The story of the famous and influential 1960s rock band The Doors and its lead singer and composer, Jim Morrison, from his days as a UCLA film student in Los Angeles, to his untimely death in Paris, France at age 27 in 1971.
Ian Curtis is a quiet and rather sad lad who works for an employment agency and sings in a band called Warsaw. He meets a girl named Debbie whom he promptly marries and his band, of which the name in the meantime has been changed to Joy Division, gets more and more successful. Even though Debbie and he become parents, their relationship is going downhill rapidly and Ian starts an affair with Belgium Annik whom he met after one of the gigs and he's almost never at home. Ian also suffers from epilepsy and has no-good medication for it. He doesn't know how to handle the feelings he has for Debbie and Annik and the pressure the popularity of Joy Division and the energy performing costs him.Written by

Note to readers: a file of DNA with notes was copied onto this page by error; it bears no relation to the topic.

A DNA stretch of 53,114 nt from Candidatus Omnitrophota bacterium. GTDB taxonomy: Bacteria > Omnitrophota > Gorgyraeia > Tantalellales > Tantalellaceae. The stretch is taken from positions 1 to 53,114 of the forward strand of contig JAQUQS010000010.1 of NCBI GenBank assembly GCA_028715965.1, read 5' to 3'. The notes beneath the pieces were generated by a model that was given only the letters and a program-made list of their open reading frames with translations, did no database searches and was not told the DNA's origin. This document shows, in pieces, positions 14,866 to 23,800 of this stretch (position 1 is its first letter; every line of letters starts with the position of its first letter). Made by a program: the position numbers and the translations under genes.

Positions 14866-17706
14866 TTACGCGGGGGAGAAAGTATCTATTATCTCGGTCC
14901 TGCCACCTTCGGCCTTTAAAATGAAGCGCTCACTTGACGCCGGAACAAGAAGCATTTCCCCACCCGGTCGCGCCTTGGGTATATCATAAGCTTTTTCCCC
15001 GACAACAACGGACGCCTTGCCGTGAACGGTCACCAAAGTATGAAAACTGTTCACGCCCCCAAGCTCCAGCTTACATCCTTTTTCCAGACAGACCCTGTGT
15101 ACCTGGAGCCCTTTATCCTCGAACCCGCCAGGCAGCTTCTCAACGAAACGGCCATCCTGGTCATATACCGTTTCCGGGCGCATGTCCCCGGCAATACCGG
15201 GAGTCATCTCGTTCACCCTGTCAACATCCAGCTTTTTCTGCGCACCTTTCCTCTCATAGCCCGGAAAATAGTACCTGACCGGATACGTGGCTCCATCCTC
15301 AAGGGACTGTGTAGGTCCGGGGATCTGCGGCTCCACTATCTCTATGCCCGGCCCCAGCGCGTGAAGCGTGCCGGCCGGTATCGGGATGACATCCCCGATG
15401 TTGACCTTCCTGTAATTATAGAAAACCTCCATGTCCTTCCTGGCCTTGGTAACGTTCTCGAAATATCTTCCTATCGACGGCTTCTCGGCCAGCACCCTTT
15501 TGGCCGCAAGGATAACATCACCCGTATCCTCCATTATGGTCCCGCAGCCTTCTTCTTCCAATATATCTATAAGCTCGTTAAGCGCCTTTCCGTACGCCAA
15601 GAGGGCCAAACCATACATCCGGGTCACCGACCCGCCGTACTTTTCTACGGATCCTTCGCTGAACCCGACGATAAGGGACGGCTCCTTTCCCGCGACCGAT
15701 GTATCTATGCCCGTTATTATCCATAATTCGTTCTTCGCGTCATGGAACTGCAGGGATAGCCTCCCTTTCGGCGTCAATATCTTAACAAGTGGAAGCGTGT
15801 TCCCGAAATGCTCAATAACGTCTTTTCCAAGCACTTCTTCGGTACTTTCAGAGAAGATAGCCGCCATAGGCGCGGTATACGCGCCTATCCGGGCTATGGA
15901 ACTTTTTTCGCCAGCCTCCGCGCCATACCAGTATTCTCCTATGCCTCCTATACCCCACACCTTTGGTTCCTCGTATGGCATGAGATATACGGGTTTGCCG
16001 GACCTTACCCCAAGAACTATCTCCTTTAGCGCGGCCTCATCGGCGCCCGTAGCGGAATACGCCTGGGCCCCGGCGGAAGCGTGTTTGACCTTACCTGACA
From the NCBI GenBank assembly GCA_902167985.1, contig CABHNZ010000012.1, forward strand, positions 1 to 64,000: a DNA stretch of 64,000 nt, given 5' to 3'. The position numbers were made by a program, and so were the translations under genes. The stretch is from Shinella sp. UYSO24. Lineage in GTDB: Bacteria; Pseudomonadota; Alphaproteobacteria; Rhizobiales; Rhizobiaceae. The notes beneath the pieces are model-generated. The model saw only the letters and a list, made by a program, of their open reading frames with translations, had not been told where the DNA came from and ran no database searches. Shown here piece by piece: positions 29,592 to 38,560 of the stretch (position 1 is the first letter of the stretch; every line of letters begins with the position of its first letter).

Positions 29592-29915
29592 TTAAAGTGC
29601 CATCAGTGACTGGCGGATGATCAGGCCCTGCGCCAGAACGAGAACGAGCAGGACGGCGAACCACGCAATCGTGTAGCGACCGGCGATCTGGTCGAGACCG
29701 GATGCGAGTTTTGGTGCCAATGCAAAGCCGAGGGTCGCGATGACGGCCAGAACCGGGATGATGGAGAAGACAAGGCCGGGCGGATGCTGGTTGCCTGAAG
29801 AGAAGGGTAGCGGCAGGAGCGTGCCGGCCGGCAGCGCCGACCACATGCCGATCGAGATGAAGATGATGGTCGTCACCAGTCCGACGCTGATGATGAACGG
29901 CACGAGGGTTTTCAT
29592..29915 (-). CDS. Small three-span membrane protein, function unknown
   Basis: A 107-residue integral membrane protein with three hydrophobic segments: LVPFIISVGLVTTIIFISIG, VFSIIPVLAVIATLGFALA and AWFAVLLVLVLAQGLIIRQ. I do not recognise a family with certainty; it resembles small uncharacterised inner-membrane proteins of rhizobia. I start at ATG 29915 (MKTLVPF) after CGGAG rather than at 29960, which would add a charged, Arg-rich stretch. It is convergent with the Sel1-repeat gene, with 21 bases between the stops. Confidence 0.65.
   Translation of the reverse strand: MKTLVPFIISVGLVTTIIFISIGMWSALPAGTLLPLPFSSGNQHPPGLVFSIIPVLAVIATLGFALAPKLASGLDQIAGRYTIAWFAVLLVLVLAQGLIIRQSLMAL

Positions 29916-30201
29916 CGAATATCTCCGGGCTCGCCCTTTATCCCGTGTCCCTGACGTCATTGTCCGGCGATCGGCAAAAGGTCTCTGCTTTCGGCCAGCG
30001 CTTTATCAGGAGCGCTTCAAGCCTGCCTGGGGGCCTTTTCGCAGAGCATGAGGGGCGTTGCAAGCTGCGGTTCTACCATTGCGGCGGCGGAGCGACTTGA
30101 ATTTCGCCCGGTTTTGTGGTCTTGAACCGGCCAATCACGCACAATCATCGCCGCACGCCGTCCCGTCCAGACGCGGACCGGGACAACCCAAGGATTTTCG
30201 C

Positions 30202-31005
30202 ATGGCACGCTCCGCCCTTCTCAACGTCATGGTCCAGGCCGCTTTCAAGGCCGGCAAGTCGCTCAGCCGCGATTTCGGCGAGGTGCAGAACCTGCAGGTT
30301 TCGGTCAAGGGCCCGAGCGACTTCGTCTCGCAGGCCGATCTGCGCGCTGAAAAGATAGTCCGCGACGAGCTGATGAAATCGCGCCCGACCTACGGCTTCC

Marco van Hoof <firstname.lastname@example.org>
I read the reviews of this film and decided it was worth a punt. I have to say that although I was in Manchester during the 1970s I was not a fan of Punk music. This film is beautifully made - almost like a 1950/60s kitchen sink film of the gritty north (there are worse places than Macclesfield, believe me!). I don't know Joy Divsion's work but the acting in this film by the major players was excellent. Sam Riley as Curtis is very very good as is Samantha Morton as his downtrodden wife. I thought the guy who played the manager was a bit OTT. What a shame that Tony Wilson died before this was released. My reaction to it was much like the one I had to Trainspotting. I was convinced that I wouldn't like it but came away feeling that this was a very important film. Even if you don't know Punk music or Joy Division - go along. Well worth it.
48 of 72 people found this review helpful.
Was this review helpful to you?
| Report this